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Rights Groups Go to Court Over US Challenge to Human Rights

State Department Commission Threatens Women, LGBT People

US Secretary of State Mike Pompeo speaks at a news conference at the State Department in Washington, April 29, 2020. © 2020 AP Photo/Andrew Harnik, Pool

The Trump administration is calling into question which internationally protected human rights the United States should recognize and respect – and it created a State Department commission to do so.

On June 9, Human Rights Watch and other organizations argued in US federal court to stop this commission’s work, which puts everyone’s rights at risk.

The controversy began in May 2019, when US Secretary of State Mike Pompeo announced the creation of a new Commission on Unalienable Rights, tasked with reexamining human rights in US foreign policy. Implicit in this is reducing the focus of US diplomacy to a few rights the Trump administration deems “entitled to gain respect.” The initiative set off alarm bells among human rights advocates, who stressed that human rights are universal and indivisible, not selected unilaterally and ad hoc by governments.

These concerns were heightened when the commission was stacked with people who espouse a conservative understanding of religious liberty, most of whom had previously expressed hostility toward the rights of women and lesbian, gay, bisexual, and transgender (LGBT) people.

More than 160 human rights organizations and advocates voiced alarm about the commission’s work, emphasizing that it threatens an international human rights system that has been carefully negotiated and reflected in law over more than 70 years.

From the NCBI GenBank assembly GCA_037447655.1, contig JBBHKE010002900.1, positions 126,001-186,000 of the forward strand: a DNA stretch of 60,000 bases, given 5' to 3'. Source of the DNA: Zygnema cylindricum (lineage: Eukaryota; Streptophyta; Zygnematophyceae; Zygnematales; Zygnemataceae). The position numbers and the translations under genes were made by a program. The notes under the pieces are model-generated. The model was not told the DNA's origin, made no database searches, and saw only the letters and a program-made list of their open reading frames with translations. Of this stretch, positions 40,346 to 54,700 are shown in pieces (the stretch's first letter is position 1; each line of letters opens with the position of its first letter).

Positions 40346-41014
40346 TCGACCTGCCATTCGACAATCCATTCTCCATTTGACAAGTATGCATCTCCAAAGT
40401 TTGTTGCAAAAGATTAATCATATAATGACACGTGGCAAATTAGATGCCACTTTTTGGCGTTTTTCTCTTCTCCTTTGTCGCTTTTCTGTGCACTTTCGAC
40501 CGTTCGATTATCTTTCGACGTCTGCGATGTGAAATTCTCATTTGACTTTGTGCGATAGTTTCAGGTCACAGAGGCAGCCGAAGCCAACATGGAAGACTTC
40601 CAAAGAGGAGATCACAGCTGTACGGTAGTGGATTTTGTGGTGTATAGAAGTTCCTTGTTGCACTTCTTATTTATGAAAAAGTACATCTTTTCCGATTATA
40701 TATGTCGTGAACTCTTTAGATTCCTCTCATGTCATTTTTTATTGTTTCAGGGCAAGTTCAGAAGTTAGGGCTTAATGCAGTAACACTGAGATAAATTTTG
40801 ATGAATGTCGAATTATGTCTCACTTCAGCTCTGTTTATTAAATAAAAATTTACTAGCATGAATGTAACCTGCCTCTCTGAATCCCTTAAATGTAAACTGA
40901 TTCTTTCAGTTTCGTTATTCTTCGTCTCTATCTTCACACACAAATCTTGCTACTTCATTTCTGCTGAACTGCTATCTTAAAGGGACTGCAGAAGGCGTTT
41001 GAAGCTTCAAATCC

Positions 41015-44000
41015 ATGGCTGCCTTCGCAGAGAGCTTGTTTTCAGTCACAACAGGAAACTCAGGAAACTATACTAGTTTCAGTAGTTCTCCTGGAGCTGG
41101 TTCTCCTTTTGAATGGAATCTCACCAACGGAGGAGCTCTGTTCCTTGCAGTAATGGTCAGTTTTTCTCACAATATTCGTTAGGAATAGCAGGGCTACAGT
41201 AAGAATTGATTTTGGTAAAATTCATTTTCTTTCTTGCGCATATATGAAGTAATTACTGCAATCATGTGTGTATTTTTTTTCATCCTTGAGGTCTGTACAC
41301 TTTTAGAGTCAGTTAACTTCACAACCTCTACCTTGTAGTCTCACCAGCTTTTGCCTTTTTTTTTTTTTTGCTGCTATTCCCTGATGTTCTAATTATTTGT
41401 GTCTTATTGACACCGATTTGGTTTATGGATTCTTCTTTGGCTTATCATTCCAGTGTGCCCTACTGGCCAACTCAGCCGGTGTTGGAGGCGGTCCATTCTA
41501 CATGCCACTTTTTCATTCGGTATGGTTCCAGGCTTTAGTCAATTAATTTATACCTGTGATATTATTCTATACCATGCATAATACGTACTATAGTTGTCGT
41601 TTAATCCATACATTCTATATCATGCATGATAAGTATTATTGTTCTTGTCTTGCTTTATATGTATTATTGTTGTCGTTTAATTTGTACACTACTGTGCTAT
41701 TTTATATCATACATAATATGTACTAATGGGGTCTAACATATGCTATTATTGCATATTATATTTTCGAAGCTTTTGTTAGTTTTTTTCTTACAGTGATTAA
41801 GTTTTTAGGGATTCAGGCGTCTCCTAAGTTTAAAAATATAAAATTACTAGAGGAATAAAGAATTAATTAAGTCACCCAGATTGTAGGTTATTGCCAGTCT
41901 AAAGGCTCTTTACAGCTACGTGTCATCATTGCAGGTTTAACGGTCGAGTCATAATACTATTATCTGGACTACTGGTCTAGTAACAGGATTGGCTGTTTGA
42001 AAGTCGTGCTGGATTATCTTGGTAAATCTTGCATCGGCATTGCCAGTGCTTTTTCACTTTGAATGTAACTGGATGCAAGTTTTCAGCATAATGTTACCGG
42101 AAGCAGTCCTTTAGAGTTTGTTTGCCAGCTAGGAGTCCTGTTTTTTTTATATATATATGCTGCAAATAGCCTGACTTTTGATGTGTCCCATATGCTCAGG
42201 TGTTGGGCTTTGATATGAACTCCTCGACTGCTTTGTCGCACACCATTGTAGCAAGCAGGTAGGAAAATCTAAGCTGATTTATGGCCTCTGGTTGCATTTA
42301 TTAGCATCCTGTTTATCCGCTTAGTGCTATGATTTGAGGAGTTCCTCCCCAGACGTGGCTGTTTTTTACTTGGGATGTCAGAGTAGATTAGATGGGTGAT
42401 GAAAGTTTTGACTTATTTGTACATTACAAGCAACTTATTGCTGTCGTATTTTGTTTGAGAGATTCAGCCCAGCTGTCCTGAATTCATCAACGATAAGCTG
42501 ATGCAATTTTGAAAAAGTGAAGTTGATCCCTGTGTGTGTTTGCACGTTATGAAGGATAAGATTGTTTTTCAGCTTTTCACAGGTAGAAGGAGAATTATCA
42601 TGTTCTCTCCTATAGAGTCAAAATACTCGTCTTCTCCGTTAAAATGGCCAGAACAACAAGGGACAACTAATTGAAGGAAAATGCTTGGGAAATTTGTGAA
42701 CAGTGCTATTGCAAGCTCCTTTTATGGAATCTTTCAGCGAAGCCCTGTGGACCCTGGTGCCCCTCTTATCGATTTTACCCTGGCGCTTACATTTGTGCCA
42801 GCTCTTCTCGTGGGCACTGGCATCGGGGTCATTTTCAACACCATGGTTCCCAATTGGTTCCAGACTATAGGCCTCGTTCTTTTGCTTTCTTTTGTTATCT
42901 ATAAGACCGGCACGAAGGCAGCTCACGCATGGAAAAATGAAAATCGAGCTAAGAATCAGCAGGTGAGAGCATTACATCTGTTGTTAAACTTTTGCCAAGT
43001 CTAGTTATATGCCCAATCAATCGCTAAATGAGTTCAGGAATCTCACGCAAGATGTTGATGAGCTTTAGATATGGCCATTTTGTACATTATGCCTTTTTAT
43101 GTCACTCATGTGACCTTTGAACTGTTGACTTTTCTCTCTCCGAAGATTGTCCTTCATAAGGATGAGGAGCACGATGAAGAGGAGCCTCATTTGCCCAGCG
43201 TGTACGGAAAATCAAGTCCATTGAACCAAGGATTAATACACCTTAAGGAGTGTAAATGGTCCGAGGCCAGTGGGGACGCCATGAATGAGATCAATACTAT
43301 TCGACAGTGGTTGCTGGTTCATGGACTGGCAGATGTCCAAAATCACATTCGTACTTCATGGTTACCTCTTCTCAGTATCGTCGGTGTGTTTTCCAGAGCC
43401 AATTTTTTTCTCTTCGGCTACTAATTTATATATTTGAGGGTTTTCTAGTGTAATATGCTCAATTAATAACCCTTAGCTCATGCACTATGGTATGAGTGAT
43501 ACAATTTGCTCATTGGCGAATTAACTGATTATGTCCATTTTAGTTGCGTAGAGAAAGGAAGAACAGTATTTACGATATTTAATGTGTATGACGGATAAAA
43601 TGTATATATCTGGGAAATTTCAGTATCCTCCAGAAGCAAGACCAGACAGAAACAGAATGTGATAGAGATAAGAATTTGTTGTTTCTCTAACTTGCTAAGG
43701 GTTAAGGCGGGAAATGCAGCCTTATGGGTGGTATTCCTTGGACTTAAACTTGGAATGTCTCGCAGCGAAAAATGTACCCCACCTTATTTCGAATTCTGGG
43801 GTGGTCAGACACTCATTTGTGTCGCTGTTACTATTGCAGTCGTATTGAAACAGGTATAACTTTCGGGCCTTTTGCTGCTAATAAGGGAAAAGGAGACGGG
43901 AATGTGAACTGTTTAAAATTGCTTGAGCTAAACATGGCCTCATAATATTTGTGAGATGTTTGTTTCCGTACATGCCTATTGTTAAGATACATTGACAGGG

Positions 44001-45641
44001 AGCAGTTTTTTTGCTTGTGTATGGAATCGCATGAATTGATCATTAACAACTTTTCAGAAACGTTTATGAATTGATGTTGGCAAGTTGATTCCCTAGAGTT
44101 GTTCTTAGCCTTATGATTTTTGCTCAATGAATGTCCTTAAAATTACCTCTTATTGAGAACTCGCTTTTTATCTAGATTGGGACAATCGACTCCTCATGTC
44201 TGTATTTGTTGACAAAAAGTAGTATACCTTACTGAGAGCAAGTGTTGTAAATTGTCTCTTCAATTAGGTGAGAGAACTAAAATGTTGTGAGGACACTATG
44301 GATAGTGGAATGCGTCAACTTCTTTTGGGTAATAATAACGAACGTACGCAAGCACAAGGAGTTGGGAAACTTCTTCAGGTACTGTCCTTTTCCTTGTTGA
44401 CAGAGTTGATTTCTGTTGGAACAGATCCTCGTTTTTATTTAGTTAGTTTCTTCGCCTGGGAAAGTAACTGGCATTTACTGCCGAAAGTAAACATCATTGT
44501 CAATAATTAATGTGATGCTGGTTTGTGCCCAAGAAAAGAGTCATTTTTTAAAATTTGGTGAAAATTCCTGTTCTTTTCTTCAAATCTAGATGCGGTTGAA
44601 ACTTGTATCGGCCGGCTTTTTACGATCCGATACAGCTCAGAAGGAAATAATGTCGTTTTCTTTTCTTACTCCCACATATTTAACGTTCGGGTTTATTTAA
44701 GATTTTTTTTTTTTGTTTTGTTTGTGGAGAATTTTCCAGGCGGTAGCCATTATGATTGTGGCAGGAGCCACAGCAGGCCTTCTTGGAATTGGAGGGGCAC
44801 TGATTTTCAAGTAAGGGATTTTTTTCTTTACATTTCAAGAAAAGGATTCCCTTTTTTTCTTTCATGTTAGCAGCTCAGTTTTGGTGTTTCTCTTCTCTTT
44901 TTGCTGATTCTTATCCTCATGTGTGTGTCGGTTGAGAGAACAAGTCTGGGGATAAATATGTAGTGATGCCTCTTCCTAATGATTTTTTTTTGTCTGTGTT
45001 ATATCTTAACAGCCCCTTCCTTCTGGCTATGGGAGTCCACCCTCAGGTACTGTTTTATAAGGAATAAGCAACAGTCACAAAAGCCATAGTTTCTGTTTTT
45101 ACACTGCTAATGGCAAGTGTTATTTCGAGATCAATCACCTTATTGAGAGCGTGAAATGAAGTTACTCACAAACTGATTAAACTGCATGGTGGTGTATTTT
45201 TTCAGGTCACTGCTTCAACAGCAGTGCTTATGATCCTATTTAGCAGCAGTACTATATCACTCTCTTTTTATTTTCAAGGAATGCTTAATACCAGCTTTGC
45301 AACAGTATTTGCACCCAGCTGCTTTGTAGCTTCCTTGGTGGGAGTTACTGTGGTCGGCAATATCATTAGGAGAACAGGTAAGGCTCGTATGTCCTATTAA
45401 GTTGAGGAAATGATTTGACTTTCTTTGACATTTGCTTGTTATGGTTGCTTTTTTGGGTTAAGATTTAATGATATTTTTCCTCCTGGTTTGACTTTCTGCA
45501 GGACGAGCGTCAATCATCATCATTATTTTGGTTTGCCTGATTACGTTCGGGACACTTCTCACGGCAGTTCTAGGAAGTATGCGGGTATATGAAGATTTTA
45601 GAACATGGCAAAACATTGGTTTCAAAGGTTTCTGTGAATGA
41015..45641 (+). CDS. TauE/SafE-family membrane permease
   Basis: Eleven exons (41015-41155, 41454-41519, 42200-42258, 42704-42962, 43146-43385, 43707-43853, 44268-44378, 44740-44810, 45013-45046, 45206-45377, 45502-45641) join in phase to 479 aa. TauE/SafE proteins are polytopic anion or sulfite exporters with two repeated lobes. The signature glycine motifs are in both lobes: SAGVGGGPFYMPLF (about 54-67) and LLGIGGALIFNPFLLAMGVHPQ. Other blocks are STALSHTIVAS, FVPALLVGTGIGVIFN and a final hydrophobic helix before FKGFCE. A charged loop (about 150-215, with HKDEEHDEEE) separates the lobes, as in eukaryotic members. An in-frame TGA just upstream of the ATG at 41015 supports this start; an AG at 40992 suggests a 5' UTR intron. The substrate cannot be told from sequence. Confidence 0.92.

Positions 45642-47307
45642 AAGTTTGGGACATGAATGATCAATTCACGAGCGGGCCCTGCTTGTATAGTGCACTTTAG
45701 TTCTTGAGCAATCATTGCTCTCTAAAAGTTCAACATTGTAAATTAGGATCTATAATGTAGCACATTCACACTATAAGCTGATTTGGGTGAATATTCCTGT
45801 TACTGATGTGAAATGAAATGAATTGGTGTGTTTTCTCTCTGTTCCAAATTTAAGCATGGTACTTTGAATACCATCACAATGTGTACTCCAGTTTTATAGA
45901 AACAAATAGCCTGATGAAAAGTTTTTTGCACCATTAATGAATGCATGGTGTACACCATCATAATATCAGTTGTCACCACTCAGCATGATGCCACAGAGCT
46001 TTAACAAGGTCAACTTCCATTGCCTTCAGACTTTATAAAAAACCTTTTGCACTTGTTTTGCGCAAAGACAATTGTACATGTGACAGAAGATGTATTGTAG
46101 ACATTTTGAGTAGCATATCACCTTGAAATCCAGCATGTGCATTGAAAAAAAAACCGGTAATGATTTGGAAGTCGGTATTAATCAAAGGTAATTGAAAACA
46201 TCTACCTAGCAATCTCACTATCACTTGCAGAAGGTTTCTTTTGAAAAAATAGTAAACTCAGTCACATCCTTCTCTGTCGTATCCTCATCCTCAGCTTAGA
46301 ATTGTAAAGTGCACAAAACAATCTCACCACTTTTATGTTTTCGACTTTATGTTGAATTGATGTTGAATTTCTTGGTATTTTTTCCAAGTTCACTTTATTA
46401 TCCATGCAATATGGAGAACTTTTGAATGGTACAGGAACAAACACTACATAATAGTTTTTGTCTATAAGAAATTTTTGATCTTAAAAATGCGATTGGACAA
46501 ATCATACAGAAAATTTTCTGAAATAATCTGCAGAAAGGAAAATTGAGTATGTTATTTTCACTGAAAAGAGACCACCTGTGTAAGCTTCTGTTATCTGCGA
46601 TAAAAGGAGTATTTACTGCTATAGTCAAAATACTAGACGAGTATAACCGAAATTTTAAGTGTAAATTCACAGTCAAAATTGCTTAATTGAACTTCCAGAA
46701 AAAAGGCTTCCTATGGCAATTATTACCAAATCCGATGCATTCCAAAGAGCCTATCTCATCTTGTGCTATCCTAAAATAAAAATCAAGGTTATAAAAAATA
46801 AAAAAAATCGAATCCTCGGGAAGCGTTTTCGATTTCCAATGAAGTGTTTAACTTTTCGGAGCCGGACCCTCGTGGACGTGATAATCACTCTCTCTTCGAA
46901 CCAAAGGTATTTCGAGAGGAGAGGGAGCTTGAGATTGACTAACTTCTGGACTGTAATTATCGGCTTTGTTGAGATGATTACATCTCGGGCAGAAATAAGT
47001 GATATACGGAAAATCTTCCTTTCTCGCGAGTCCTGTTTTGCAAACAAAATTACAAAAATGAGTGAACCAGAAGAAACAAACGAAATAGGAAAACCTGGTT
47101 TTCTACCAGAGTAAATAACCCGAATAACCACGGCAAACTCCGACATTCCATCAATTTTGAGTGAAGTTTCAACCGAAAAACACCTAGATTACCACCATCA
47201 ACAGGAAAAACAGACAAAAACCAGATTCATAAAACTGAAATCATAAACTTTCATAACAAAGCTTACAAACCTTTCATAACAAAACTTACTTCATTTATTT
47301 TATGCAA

Four human rights organizations sued the State Department in federal court. The lawsuit argues that the creation of the Commission on Unalienable Rights violated federal law requiring a balance of views in an advisory committee’s membership and transparency in its work – neither of which is evident with the commission.

In June, Human Rights Watch and five other rights groups filed an amicus (“friend of the court”) brief supporting the lawsuit.

The commission itself is a misguided endeavor. The notion that the United States can unilaterally decide which fundamental human rights it wants to respect undermines the very notion that human rights transcend the policy preferences of individual governments.

Secretary Pompeo has suggested that the commission’s findings may be released in the coming weeks. Instead of casting doubt on the validity of some rights or picking and choosing which rights it will support, the US government should instead focus its energy on upholding the full range of human rights that foster a more just and equitable world.

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